Interestingly, for Garnier himself any construction was a sort of text possible
to be analysed in writing. In fact, the theory behind the Paris Opera house was
thoroughly explained by him in his two books: Le Theatre (1871) and Le Nouvel
Opera (1876). Garnier’s vision combined the views of the Ecole des Beaux-Arts,
where he had studied, with his analysis of the interactions between architecture
and society. For him, the innovative character of the Opera lay in the fact that, as
a theatre, it should provide ‘a permanently set stage on which to act out the rituals
of society.’5 Such an opinion pointed to the bold supposition that in the nineteenthcentury theatre most of the acting took place not on the stage, but during the
entr’actes, in foyers and galleries. Garnier tried to translate this literary concept
into architectural terms, believing deeply in the symbiotic relationship between
human nature and architecture, in which built forms were seen as a consequence,
not a determinant, of social actions.
The edifice proved to be very controversial, causing heated discussions whether
the creation of Garnier, the brilliant son of a blacksmith, was an architectural
masterpiece or the epitome of the bad taste of the nouveau riche. It was
unashamedly impressive, filled with all the pathos and theatricality of both opera
as a genre, and Napoleon III’s anachronistic monarchy; it combined the mood of
celebration with that of a trade exhibition embodied by the evanescent glamour
of London’s Crystal Palace. In its aspirations, the Palais Garnier was close to the
Wagnerian concept of Gesamtkunstwerk - a total work of art embracing on the
one hand architecture, interior design, sculpture, painting, mosaic work etc., and
on the other the performing arts of music, acting, dance and singing. In a modern,
science-dominated world, art replaced religion as a means of achieving spiritual
experience and also as a social sedative. The home of opera was transformed into a
lay shrine of beauty and pleasure.
Gaston Leroux’s novel The Phantom of the Opera (1910) reflects the
complexity of its architectural counterpart. It both glorifies and mocks the Second
Empire, meets Gothic prejudice with detached scepticism of a journalist, and
uncovers the small-town morality behind the seemingly highbrow, scienceconscious minds of the contemporaries. Yet, the power of Leroux’s book lies not
in an innovative intrigue, which in fact is an eclectic compilation of many earlier
cultural motives, nor even in the writer’s skill. Despite great aspirations, Gaston
Leroux is a much inferior novelist compared with Victor Hugo, whom he greatly
admired and whose works – Notre-Dame de Paris (1831) and L’Homme Qui Rit
(1869) - echo in The Phantom. The novel was originally received without great
enthusiasm and quickly went out of print, its popularity developing slowly in time
only thanks to subsequent film adaptations.
First of all, it remains an homage paid to Garnier and his Opera. Leroux
Ibid., 113.
Dorota Babilas
completes the ‘totality’ of Garnier’s creation by providing it with a myth – in a
similar way Victor Hugo had given a myth to the Notre-Dame. The opera house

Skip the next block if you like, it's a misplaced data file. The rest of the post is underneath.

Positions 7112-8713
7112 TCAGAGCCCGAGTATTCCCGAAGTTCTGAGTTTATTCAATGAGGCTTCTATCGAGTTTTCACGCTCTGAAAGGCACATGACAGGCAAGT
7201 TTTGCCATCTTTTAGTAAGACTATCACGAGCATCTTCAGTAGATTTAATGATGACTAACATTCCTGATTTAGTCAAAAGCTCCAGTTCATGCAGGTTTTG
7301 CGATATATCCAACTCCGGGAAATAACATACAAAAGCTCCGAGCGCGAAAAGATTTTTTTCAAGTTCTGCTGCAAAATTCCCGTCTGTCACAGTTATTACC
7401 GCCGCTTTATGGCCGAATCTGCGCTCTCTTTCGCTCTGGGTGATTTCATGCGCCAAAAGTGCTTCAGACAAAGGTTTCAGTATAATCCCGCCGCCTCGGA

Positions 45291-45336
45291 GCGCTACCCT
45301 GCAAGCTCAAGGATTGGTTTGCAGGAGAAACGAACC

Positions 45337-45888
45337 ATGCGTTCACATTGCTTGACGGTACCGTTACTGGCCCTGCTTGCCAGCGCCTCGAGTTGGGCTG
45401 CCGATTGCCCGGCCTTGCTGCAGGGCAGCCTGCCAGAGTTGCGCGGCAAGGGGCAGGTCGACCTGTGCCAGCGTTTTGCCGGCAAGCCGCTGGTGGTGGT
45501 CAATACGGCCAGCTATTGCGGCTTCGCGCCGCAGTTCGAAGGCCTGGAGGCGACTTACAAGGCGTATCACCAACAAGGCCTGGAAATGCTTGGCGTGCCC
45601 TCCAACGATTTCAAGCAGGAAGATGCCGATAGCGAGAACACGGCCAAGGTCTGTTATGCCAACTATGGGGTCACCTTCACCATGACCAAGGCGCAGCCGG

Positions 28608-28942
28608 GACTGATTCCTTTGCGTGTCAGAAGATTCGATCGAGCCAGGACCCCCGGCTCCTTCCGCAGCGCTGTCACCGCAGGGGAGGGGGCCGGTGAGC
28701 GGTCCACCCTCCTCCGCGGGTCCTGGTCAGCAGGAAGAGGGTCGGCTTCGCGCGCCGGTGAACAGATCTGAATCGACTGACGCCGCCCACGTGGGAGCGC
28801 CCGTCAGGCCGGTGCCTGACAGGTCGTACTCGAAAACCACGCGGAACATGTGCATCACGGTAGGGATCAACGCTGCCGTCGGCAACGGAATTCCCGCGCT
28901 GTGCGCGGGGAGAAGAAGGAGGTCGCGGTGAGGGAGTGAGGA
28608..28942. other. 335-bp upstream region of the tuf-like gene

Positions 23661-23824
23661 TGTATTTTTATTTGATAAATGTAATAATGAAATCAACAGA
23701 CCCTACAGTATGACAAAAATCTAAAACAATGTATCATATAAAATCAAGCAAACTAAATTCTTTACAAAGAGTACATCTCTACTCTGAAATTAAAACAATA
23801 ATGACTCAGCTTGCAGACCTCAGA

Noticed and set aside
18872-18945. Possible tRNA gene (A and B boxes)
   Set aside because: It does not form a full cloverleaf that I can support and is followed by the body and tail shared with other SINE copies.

has replaced the cathedral as the sanctus sanctorum of a modern city. The novel
is a Gothic romance with elements of a rational detective story, set against a
colourful background of operatic performances; it links the reality of theatre life
with the fictitiousness of the spectacle. On the one hand, the story is devoid of
any supernatural elements; on the other, Erik, the title anti-hero, is a larger-thanlife character related to great operatic villains such as Don Juan, Faust or Othello,
combining the menacing mind of Hugo’s Frollo with the monstrous looks of
Quasimodo. However, whereas later adaptations focused on the horror elements
or, more recently, on the dark romance, Leroux’s novel offers, very importantly,
one of literature’s great city-scapes – a vision situated between the reality of the
nineteenth-century Paris and the haunted realm of Gothic imagination. The author,
himself an abonné of the Opera, demonstrates his thorough knowledge of the
edifice, its employees, repertoire, and operatic conventions in general. The Palais
Garnier, without ever losing its brick and mortar reality, is transformed into an
eerie haunted house in which historical characters coexist with fictional creations.
The guided tour of the Opera, which Leroux offers his readers, takes them
to places unreachable for an ordinary spectator. They are invited to offices and
dressing-rooms – all with meticulously described furniture and fittings. The
backstage atmosphere has nothing to do with the exultation of high art and
resembles the visions of carnal pleasures expected by the Opera’s rich patrons.
The annual masquerade, an important scene in the novel, offers the writer an
opportunity to observe members of high society liberated by masks and costumes
from the necessity of behaviour appropriate to their position. Later, when the hero,
Raoul de Chagny, undertakes to rescue the soprano Christine Daaé, abducted from
the stage by the Phantom, Leroux provides accurate and detailed descriptions
of the undergrounds of the edifice, especially the complicated machinery for
manipulating elaborate sets. The atmosphere of the Palais Garnier is also created